# Connected sets?

1. May 26, 2007

### pivoxa15

1. The problem statement, all variables and given/known data
What are some ways of showing two sets are connected apart from showing they are path connected?

To show path connectedness is it okay if I nonrigorously draw a path continously on a page that touches every point in the boundary of the sets? i.e two closed circles are path connected but finding a curve can be difficult in some situations.

3. The attempt at a solution
Another way to show connectedness is to show there is a set shared in each of the sets. Any other ways?

2. May 26, 2007

### StatusX

Connectedness is a property of a single set. Are you asking how to show the union of two sets is connected? One way is if the sets are themselves (path) connected, and they intersect, then their union is (path) connected.

I don't see what you mean. Are you saying you're drawing a path in the set that meets every point in the boundary of the set (so that in particular the set contains its boundary and so is closed)? No, this is neither necessary nor suffcient for the set to be connected.

The union of two circles is path connected iff they intersect.

3. May 26, 2007

### pivoxa15

How about being able to connect any two points in the set via a path? But show it non rigorously without any maths. Just use intuition. This is given offcourse that the set looks obvious like the union of two closed circles that intersesct.

4. May 26, 2007

### quasar987

You are actually asking if it's OK to show connectedness non-rigorously. But OK for what? It's relative. It's OK if you're working on some problem and you want to use the fact that some space is (obviously) connected to prove a more interesting result. But it's probably not OK in an exam as the answer to "Show such and such space is connected."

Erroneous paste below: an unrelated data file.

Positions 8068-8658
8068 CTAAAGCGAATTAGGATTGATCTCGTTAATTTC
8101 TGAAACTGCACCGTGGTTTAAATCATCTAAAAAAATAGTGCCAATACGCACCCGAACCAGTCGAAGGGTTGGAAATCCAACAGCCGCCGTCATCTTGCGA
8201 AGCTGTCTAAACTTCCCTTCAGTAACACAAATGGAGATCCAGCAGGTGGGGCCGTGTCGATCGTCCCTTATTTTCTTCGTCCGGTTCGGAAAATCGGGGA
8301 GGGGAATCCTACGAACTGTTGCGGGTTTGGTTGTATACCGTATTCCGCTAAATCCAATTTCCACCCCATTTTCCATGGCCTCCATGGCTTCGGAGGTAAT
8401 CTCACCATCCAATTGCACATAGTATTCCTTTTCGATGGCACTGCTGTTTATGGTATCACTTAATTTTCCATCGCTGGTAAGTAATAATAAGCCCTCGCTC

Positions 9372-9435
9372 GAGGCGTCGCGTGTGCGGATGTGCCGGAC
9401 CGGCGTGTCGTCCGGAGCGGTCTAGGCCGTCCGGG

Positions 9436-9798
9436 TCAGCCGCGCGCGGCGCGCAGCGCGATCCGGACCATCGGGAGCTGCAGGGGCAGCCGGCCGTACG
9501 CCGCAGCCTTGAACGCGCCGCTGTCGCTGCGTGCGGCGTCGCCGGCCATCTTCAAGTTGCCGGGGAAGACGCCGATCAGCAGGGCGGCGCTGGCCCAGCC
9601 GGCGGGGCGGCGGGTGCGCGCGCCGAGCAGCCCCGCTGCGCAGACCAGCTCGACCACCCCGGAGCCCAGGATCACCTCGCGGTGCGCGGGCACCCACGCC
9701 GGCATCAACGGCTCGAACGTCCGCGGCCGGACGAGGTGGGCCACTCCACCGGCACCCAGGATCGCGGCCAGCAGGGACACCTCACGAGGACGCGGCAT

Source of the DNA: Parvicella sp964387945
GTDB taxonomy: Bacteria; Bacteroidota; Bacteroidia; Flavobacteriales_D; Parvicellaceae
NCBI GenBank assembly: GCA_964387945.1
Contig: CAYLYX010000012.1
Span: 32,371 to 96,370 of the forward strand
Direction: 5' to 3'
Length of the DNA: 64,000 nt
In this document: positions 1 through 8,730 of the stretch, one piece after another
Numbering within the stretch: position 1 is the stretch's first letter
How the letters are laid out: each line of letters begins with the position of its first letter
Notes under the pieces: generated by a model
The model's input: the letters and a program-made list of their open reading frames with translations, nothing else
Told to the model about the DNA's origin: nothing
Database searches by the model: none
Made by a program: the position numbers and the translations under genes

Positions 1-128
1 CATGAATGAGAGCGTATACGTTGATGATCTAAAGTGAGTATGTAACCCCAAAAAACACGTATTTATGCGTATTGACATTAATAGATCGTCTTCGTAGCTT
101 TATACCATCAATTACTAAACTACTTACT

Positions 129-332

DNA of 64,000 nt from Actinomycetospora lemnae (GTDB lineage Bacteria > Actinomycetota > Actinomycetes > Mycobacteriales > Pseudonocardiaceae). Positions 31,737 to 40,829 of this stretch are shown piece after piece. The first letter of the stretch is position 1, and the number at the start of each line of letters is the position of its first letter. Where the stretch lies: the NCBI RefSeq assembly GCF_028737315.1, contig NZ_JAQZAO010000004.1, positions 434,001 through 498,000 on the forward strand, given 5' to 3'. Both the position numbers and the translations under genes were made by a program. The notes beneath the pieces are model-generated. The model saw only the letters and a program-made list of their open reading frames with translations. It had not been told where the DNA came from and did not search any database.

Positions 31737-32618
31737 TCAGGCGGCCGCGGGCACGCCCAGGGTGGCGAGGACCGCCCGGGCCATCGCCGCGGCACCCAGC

As for showing connectedness of a space, you can also try a proof by contradiction. Suppose it's not connected, then.. blahblah. ==><==

Also, if a topological space is connected, then its number of connected components is 1. So you can use the fact that the number of connected components is a topological invariant (meaning if two spaces are homeomorphic, then they share the same number of connected components). This means that if you show that the space is homeomorphic to some other space whose number of connected components is 1, then the original space is connected. If the number of connected components of the second space is not 1, then the original space is not connected.

Last edited: May 26, 2007
5. May 26, 2007

### StatusX

Another way in the spirit of your idea is to use the face that the image of a (path) connected space is (path) connected. So if you can find a surjective function from a (path) connnected space X (say, the unit interval) to a space Y, then Y is (path) connected.